Kolken & Kolken. Results-oriented immigration lawyers - specializing in Green Card, Deportation Cases and Temporary Visas.

Will Former Rutgers Student Dharun Ravi Face Deportation?

Published: Mar 20, 2012 11:45 am By: Matthew L. Kolken

I just watched the following news clip about former Rutgers University student Dharun Ravi who apparently was convicted under New Jersey’s hate crimes statute for using a webcam to spy on his freshman roommate, Tyler Clementi, who allegedly committed suicide as a result. 

The question posed in the video is whether Ravi, who appears to be a lawful permanent resident (LPR), is deportable as a result of his convictions.  They specifically ask the question: Is he deportable for having been convicted of a crime involving moral turpitude (CIMT).

I'll limit my response to the question asked.

Mind you, I haven't seen the certificate of conviction setting forth Mr. Ravi's conviction(s), but I have read that he was convicted under the New Jersey statute for invasion of privacy, and  “bias intimidation” (the New Jersey hate crime).

Both appear to be issues of first impression with respect to their designation as CIMTs.

For the sake of hypothetical, let's assume that both convictions are CIMTs, that Mr. Ravi has no prior convictions with immigration consequences, and that he has been lawfully admitted for more than 5 years.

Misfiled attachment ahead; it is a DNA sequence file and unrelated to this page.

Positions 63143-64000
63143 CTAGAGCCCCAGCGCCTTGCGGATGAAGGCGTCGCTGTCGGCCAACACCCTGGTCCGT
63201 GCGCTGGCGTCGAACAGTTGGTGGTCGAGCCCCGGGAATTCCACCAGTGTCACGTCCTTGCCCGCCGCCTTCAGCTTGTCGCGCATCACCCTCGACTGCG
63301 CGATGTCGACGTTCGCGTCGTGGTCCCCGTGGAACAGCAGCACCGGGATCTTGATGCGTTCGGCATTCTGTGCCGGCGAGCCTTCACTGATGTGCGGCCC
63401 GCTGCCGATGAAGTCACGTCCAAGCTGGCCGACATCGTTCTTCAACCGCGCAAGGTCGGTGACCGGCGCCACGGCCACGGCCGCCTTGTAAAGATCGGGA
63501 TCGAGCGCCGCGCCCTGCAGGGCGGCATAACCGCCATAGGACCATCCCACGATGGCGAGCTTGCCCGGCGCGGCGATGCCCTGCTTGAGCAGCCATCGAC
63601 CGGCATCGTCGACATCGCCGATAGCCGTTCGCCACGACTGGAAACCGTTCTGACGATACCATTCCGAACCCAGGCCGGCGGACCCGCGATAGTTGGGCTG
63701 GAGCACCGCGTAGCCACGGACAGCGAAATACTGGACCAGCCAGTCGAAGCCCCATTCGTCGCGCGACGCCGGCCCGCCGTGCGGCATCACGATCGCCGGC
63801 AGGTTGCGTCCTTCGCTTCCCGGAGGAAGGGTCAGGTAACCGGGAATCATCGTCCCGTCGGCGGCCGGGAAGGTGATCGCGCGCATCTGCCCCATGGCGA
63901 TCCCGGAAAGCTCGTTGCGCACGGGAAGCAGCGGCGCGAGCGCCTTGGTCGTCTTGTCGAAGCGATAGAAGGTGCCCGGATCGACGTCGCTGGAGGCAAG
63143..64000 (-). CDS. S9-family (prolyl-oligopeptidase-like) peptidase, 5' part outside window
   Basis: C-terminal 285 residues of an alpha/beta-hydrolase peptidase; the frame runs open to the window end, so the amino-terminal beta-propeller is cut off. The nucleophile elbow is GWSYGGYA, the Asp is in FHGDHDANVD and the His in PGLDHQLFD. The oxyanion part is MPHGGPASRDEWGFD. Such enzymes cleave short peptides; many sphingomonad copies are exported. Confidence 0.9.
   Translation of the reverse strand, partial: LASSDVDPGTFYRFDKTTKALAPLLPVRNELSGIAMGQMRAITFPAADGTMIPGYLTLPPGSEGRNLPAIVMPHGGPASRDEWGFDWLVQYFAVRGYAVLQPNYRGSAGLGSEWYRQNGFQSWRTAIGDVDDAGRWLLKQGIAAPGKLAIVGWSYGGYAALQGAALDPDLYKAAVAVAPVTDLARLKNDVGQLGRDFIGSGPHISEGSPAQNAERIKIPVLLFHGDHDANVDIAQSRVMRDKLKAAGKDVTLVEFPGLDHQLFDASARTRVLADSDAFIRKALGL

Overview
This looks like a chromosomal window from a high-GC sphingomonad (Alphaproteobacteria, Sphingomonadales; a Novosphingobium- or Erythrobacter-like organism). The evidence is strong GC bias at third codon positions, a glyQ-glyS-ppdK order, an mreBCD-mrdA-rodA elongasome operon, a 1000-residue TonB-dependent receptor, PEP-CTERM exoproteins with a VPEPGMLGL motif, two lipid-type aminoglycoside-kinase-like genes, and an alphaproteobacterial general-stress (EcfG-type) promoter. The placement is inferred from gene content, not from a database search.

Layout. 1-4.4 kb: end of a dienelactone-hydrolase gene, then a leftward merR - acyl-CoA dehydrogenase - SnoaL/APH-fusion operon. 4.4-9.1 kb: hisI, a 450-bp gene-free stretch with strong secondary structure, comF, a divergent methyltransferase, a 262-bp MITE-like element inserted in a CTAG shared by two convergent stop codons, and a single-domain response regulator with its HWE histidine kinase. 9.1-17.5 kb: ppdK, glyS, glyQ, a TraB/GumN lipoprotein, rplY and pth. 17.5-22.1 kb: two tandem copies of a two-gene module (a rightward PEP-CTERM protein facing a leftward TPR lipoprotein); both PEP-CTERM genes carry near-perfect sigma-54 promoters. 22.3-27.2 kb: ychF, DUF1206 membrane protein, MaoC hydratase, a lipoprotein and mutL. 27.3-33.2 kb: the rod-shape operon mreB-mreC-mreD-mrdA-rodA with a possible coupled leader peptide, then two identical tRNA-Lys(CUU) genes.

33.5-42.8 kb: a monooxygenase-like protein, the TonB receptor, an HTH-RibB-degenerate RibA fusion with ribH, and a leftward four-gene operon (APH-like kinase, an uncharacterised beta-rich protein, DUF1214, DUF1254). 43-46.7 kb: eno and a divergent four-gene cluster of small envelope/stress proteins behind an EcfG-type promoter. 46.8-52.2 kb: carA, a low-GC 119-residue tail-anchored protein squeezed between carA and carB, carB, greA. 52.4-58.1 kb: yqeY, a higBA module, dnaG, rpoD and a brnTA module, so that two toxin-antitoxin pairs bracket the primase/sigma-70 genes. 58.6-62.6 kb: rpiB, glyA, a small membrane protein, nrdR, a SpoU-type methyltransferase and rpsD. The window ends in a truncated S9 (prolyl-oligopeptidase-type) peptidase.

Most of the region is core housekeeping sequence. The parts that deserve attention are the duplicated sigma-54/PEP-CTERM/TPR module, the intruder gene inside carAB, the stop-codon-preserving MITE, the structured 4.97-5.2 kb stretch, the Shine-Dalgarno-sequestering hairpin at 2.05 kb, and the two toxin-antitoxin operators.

If the convictions arise out of a single scheme of criminal misconduct occurring more than five years after Mr. Ravi's lawful admission he isn't deportable under INA § 237(a)(2)(A)(i), which states that any non-citizen is deportable who:

(I) is convicted of a CIMT within 5 years of admission after the date of admission, and

(II) is convicted of a crime for which a sentence of one year or longer may be imposed.

If Mr. Ravi has multiple CIMTs that do not arise out of a single scheme of criminal misconduct he would be deportable under INA § 237(a)(2)(A)(ii) which states that:

Any alien who at the any time of admission is convicted of two or more CIMTs, not arising out of a single scheme of criminal misconduct, regardless of whether confined therefor and regardless of whether the convictions were in a single trial, is deportable.

So the bottom line is at this point I don't have enough information to be able to answer the question posed in the video.  Depending on the facts, there could be a silver immigration lining for Mr. Ravi, inside the looming dark cloud of deportation.

I don't have the time today to dig up any more of the facts, but feel free to contact me with them if you are interested in doing the leg work.  I'll be happy to do a follow-up blog.

Click here to see how we can help you.